29 Jan, 2016 Newsletter

29 January 2016

“Not everything that is faced can be changed, but nothing can be changed until it is faced.”

James Baldwin

Our emails, once a week, will keep New Orleanians informed about the State of Grain in our city and our region. As you know, Bellegarde is the only bakery in between Asheville and Arizona that stone-mills its own flour. We strive to source organic grains that we mill fresh and bake into healthy and delicious whole grain breads. We are convinced that the health issues which plague our city—obesity, violence, mis-education, ecological and cultural erosion—are bound to the lack of fresh food. Food access is a systemic Policy issue: everyday that we bake whole grain bread with freshly milled flour, we tweak one more nerve in the System. Each nerve pinch is our desire to re-establish our region as a self-efficient food economy and re-create the cuisine of New Orleans with fresh ingredients…a revolutionary Gordian knot.

We all speak the language of food and we all seek the pleasure of flavor. What more perfect medium to communicate change than with bread? Pandering to demand in a regional food system is not as important as nurturing supply: quality will dictate quantity. Help us democratize that staff of life.

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I am in Sweden for two weeks, in the penumbra of Sebastien Boudet. Sebastian is a nonpareil baker, father, mentor, friend, educator, and iconoclast. He was raised in Paris, in a bakery, and has been the forefront of bread’s Counter-Revolution in Sweden for the past 15 years: taking it out of the factory and large companies and putting back into the true fabric of life. He advocates for transparency, traceability, exclusivity, integrity, wholesomeness, and passion in our most sacred of foods. We are what we eat: the ingredients and methods which go into our food dictate who / how we are. The ways in which we value our food—its creation, its tradition, its stewards—reflect how we esteem ourselves, our communities, our families. It is tremendously humbling to be here and to see the incredible progress that’s been made in this country of 9 million. Louisiana has 5 million wonderful folks, so I figure it’ll only take about half the work.

We are spending the week at Eldrimner. This school, which is named after the perpetually nourishing food pot always on the Swedish stove, is situated in an Appalachia-like area. There is an extremely rich cultural and culinary patrimony that has been degraded by American Mono-Cuisine in Sweden. Eldrimner is so valuable because it has embraced this patrimony on multiple levels: socially, culturally, financially, and spiritually. Most importantly, the school and adjacent agriculture high school (which went organic in the early 1990s), has made everyone in the area PROUD of their heritage. Left, Right, Center: the sacredness of tradition has not be politicized. People in Europe, and particularly in Sweden and Holland, have begun to realize that the cost of remediating the damage that we’ve done with our food system—to others, to ourselves, to our grandparents, and too soon to our children—must be acknowledged and combated. The debate has not been poisoned by money; instead, communities have been made to realize that the cost is ubiquitous. It’s the payment which will come, now or later. And fixing the way we eat, which will change the way we live, will not be put on layaway, will not be done for us, and will not come from the very origin of its cancer. Religion is not found in the church, because that is not where God dwells. God—and your individual conception of that belief—is within us relentlessly: whether or not we believe in God, God believes in us. Secular or spiritual in your perspective, the loss of our wetlands, the gentrification of our city, and the state-sanctioned violence committed everyday in our streets is directly related to the way we eat. How we eat. Why we eat. When we eat. If we don’t nourish the food we grow, the food we eat, it will not nourish us and we will not nourish one another. And it’s so heartening to see that manifest in a place that’s without sun for two months of the year. Larger proportions of Europeans (in addition to Vermonters and Californians) have tacitly embraced the West African concept of Sankofa: you will never understand where you are going if you do not know where you are coming from. The preservation of our cultural resources—our food—is the definitive task of anyone wishing to withdraw more than they deposit. New Orleans is America’s living room, and it’s nice to have something to eat while drinking.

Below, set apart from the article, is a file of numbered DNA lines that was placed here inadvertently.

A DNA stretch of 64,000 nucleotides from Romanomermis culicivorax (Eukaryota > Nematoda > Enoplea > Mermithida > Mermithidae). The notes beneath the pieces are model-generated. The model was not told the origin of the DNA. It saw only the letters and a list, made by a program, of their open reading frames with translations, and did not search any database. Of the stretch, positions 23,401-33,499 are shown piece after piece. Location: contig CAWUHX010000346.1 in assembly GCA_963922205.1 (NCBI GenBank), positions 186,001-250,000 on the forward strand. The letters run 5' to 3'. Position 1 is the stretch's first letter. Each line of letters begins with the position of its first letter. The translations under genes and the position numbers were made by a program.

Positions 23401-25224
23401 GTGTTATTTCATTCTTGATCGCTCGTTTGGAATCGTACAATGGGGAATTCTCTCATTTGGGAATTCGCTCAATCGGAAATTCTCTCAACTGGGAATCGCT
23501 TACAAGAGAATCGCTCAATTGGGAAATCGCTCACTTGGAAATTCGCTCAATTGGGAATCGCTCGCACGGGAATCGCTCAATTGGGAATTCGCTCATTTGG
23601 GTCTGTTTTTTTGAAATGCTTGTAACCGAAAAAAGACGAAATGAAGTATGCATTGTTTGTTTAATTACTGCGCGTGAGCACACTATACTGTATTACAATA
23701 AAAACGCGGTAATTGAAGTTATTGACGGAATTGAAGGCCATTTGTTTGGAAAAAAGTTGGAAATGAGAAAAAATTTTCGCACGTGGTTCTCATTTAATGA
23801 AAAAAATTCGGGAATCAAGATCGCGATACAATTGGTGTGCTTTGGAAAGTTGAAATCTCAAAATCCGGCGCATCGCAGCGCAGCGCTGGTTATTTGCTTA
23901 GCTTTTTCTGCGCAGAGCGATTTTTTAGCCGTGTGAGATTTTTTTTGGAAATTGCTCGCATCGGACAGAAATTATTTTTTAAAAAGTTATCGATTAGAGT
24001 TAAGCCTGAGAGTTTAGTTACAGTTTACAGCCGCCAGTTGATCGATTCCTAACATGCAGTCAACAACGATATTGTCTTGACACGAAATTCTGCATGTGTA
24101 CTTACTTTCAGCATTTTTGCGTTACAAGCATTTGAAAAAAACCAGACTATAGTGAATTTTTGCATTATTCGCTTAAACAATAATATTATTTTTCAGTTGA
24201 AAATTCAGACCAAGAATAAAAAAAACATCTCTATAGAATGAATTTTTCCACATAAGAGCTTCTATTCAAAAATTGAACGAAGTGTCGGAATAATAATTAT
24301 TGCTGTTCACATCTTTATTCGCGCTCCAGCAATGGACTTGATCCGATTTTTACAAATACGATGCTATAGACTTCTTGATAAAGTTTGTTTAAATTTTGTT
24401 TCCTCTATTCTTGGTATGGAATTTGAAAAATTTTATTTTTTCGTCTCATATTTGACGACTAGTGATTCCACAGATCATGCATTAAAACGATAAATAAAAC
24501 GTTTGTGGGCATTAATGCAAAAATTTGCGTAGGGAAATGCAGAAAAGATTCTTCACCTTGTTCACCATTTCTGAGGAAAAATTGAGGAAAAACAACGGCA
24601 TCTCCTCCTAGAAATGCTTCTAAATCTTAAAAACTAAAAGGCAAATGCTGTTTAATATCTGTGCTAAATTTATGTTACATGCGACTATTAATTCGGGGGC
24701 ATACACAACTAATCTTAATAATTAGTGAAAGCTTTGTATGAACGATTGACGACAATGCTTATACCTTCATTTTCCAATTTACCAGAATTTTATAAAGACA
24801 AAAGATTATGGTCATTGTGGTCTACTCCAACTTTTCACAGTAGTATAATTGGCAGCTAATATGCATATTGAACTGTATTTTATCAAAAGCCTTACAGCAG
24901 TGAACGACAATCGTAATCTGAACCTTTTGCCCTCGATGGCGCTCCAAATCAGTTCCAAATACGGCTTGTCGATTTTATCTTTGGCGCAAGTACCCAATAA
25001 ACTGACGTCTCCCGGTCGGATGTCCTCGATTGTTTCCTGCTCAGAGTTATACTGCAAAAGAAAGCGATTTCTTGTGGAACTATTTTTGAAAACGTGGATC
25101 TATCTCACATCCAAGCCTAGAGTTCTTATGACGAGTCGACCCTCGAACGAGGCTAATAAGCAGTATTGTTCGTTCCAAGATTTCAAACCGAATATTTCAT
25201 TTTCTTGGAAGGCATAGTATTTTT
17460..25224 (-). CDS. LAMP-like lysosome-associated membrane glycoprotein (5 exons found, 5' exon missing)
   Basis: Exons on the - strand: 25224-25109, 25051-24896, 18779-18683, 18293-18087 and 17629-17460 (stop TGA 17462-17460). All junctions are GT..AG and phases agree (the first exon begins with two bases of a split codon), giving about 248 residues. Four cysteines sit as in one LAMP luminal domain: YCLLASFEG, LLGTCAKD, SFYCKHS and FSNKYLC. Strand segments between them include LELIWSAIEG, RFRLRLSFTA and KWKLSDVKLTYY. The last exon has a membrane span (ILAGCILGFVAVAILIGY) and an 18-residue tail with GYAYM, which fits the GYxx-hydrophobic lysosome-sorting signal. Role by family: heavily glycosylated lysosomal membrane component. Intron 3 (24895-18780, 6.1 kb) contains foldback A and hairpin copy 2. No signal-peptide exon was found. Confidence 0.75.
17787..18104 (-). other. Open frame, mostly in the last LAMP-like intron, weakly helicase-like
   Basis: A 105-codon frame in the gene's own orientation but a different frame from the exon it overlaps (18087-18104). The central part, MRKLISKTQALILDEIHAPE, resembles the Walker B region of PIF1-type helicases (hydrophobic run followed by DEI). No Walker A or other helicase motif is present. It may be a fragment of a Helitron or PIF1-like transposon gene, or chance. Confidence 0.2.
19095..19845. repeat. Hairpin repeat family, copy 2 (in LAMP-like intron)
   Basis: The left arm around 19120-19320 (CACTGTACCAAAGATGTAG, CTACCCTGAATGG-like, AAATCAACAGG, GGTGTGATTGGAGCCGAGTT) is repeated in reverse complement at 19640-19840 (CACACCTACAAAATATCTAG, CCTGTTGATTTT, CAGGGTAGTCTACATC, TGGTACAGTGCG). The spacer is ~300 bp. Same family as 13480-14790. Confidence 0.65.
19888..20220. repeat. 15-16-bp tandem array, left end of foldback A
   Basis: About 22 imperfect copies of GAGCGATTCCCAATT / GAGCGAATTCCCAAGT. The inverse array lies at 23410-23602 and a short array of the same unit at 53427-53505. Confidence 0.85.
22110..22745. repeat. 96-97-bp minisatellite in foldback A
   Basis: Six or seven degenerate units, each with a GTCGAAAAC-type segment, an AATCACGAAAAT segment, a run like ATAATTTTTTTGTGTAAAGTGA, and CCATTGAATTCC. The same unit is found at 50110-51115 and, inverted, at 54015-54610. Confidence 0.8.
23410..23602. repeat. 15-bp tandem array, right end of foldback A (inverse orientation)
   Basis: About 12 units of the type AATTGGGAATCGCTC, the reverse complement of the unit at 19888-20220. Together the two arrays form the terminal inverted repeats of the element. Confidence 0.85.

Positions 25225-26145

Blog: A new blog post is up: https://bellegardebakery.wordpress.com/2016/01/29/chergui/

It is a great honor to have been awarded an Artisan award from StarChefs.com: http://www.starchefs.com/cook/events/rising-stars/2016/new-orleans.  I am particularly honored to be on the stage with Michael Gulotta and Blake Abene; these two individuals have offered unyielding support and enthusiasm for everything we do at BELLEGARDE. If it weren’t for every single friend and coworker at the bakery—past and present—there’d be none of it. Standing on the shoulders of giants.

Our New Stone Mill: Please visit our website to see pictures: https://bellegardebakery.wordpress.com/the-mill/ There is a short essay about our mill, and its importance to us. A tremendous amount of gratitude, awe, and respect go out to Andrew of Elmore Mountain Bread in Vermont who built the mill, like his breads, from scratch. Andrew is a fish out of water in these times; no words or gestures can explain our thanks. If you’d ever like to visit our mill, please call 827 0008 to schedule a visit.

Soul Food: The Talmud

no booksellers, no books
no books, no learning
no learning, no knowledge
no knowledge, no wisdom
no wisdom, no ethics
no ethics, no conscience
no conscience, no community
no community, no bread.